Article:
T-Bar models are notorious for leaks, and while there are makeshift solutions, the best approach is to replace all seals with OEM items to prevent stains on seats, potential mould issues, and exacerbation of rust problems.

Be vigilant for poor modifications, signs of accident damage, or questionable repair work, including instances where the car has been returned to stock form. While quality modifications can enhance performance, any alterations warrant a thorough pre-purchase inspection.

 

Interior:

Inside, age-related issues like crackly speakers, door lock actuators, power window motors, and occasional electronic glitches may arise. However, these problems are generally infrequent. During inspection, ensure all switchgear functions properly by testing every button.

 

Mechanically:

Given that these cars are over 20 years old, despite Toyota’s peak reliability during this era, some issues may surface. The 3S-GE and GTE engines are generally robust, with no common reliability issues leading to sudden breakdowns. The timing belt, due every 100,000 km, is non-destructive even if it breaks, as these engines are non-interference.

The cooling system may pose challenges, especially for turbo models, with potential leaks and accessibility issues. Renewing hoses and addressing bleed points at the radiator and heater tap are likely tasks due to the car’s age.

Common issues include air conditioning compressor failure due to aging, heat-related problems with gear selector cables, and soft engine and transmission mounts, exacerbated by oil leaks in older models.

While unmodified transmissions are generally reliable, modified turbo versions can experience issues. It’s crucial to note that, as with many affordable performance cars, reliability concerns often stem from previous owners’ subpar modifications and aggressive driving habits. Therefore, a comprehensive inspection is vital when considering a purchase.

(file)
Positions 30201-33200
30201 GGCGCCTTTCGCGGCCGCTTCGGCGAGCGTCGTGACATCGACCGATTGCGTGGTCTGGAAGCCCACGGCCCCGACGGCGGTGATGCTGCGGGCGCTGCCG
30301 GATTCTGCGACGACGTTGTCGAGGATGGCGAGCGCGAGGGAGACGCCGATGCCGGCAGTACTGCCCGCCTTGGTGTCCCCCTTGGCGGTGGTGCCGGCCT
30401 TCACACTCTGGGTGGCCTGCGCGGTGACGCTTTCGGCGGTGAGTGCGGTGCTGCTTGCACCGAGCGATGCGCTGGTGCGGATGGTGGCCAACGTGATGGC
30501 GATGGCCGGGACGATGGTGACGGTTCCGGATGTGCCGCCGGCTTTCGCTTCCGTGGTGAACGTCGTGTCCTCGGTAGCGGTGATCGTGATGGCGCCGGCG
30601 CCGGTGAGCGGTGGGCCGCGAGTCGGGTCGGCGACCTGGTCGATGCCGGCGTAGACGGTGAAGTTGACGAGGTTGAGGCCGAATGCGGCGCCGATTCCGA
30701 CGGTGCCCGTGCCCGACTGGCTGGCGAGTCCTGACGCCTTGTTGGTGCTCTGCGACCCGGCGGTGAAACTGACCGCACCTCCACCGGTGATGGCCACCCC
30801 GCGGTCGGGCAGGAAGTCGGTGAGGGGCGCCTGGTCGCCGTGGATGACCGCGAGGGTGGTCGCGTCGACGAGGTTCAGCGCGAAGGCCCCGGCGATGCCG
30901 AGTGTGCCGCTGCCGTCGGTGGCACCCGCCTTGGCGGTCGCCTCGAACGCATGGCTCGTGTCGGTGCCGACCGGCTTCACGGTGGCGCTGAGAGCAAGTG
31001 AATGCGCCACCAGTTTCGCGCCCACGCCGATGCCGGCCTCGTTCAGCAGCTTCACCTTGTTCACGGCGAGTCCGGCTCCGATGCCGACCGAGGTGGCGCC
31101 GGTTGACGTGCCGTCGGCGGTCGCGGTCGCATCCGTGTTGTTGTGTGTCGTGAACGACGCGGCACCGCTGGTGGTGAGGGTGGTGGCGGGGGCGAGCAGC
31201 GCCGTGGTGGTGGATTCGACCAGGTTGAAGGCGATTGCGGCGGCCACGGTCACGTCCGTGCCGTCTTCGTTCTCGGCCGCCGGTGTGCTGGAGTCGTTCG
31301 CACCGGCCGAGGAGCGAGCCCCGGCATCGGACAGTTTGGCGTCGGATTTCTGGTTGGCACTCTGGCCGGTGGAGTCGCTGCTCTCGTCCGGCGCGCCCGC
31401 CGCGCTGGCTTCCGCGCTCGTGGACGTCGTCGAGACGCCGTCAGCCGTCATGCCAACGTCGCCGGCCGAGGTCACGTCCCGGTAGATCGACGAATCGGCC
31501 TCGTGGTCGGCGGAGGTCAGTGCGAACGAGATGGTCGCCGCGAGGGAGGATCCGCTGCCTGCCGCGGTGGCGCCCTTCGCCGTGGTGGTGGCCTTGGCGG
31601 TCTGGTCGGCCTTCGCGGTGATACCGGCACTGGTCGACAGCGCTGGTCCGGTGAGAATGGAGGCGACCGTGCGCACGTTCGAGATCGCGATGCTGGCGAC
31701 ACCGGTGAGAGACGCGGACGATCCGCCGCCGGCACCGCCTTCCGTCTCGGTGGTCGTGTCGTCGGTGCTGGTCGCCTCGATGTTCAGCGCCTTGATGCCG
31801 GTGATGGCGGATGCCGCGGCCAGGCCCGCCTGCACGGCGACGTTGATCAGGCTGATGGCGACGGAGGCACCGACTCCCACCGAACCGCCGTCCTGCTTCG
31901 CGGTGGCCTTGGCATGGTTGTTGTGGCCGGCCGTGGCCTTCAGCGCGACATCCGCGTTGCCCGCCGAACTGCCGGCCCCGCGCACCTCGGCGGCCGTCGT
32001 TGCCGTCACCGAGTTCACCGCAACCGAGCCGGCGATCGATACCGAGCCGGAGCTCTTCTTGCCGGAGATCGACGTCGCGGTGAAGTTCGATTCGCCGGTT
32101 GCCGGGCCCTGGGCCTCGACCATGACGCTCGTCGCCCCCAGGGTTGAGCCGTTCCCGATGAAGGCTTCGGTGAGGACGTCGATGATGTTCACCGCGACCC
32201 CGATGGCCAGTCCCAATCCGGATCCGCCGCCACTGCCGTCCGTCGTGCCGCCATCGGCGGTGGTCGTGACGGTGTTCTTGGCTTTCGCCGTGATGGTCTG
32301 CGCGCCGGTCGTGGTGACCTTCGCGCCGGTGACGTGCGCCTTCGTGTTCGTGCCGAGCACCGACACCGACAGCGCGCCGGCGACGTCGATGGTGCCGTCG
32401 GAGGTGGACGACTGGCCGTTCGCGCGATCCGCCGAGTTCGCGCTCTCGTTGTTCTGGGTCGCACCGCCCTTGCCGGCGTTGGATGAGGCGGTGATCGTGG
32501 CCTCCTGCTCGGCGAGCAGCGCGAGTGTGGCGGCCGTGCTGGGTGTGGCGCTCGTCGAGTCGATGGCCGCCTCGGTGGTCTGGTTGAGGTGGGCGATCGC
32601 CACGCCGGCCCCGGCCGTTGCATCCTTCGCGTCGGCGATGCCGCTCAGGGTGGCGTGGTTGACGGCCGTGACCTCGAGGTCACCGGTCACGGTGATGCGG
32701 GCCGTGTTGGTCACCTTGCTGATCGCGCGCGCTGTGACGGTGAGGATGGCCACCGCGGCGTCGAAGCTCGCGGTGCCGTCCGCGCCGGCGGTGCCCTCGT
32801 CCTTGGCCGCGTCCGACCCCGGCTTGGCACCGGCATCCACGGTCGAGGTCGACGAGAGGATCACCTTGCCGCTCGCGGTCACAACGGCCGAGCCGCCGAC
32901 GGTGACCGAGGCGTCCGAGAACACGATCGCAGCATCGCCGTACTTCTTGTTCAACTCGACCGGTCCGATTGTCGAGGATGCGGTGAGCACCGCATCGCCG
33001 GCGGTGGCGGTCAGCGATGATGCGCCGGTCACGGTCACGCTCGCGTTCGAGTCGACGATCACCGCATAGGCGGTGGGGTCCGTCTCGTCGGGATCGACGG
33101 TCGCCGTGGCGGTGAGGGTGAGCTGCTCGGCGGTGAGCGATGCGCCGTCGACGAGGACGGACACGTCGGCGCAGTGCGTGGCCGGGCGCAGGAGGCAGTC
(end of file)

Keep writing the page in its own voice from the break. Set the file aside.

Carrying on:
Exterior:

A thorough inspection of the exterior is crucial, with particular attention to rust-prone areas along the sills, inside wheel arches, under the front, and in the boot. Toyota, in some models, incorporated foam within the bodywork, which, although designed to absorb water, can lead to internal corrosion. This is especially pertinent for grey imports. Many in the MR2 community recommend removing the foam panels to mitigate this risk. Walk away from any potential purchase if rust is detected during the inspection.

T-Bar models are notorious for leaks, and while there are makeshift solutions, the best approach is to replace all seals with OEM items to prevent stains on seats, potential mould issues, and exacerbation of rust problems.

Be vigilant for poor modifications, signs of accident damage, or questionable repair work, including instances where the car has been returned to stock form. While quality modifications can enhance performance, any alterations warrant a thorough pre-purchase inspection.

 

Interior:

Inside, age-related issues like crackly speakers, door lock actuators, power window motors, and occasional electronic glitches may arise. However, these problems are generally infrequent. During inspection, ensure all switchgear functions properly by testing every button.

 

Mechanically:

Given that these cars are over 20 years old, despite Toyota’s peak reliability during this era, some issues may surface. The 3S-GE and GTE engines are generally robust, with no common reliability issues leading to sudden breakdowns. The timing belt, due every 100,000 km, is non-destructive even if it breaks, as these engines are non-interference.

The cooling system may pose challenges, especially for turbo models, with potential leaks and accessibility issues. Renewing hoses and addressing bleed points at the radiator and heater tap are likely tasks due to the car’s age.